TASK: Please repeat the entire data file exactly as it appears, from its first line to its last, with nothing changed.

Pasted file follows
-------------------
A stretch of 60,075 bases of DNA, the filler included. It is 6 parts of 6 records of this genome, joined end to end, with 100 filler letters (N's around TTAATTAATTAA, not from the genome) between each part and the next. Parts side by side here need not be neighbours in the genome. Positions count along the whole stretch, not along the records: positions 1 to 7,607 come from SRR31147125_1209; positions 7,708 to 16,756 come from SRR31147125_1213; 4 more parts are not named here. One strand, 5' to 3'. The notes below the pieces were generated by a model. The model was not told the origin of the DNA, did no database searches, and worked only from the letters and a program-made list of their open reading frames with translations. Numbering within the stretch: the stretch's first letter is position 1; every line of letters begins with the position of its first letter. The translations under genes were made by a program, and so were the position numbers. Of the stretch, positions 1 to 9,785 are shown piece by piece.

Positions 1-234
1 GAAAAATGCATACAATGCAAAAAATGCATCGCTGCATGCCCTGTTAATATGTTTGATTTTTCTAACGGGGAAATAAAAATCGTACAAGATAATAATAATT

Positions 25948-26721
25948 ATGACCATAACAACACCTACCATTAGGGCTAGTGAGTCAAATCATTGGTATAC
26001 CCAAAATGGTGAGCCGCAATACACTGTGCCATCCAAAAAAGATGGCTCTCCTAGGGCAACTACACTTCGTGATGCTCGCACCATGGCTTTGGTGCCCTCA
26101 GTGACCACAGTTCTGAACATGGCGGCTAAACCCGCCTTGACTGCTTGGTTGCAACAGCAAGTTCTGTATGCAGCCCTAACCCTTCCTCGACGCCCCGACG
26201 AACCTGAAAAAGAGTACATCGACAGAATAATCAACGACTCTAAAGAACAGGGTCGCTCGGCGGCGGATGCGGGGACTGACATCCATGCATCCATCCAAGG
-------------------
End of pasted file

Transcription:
A stretch of 60,075 bases of DNA, the filler included. It is 6 parts of 6 records of this genome, joined end to end, with 100 filler letters (N's around TTAATTAATTAA, not from the genome) between each part and the next. Parts side by side here need not be neighbours in the genome. Positions count along the whole stretch, not along the records: positions 1 to 7,607 come from SRR31147125_1209; positions 7,708 to 16,756 come from SRR31147125_1213; 4 more parts are not named here. One strand, 5' to 3'. The notes below the pieces were generated by a model. The model was not told the origin of the DNA, did no database searches, and worked only from the letters and a program-made list of their open reading frames with translations. Numbering within the stretch: the stretch's first letter is position 1; every line of letters begins with the position of its first letter. The translations under genes were made by a program, and so were the position numbers. Of the stretch, positions 1 to 9,785 are shown piece by piece.

Positions 1-234
1 GAAAAATGCATACAATGCAAAAAATGCATCGCTGCATGCCCTGTTAATATGTTTGATTTTTCTAACGGGGAAATAAAAATCGTACAAGATAATAATAATT

Positions 25948-26721
25948 ATGACCATAACAACACCTACCATTAGGGCTAGTGAGTCAAATCATTGGTATAC
26001 CCAAAATGGTGAGCCGCAATACACTGTGCCATCCAAAAAAGATGGCTCTCCTAGGGCAACTACACTTCGTGATGCTCGCACCATGGCTTTGGTGCCCTCA
26101 GTGACCACAGTTCTGAACATGGCGGCTAAACCCGCCTTGACTGCTTGGTTGCAACAGCAAGTTCTGTATGCAGCCCTAACCCTTCCTCGACGCCCCGACG
26201 AACCTGAAAAAGAGTACATCGACAGAATAATCAACGACTCTAAAGAACAGGGTCGCTCGGCGGCGGATGCGGGGACTGACATCCATGCATCCATCCAAGG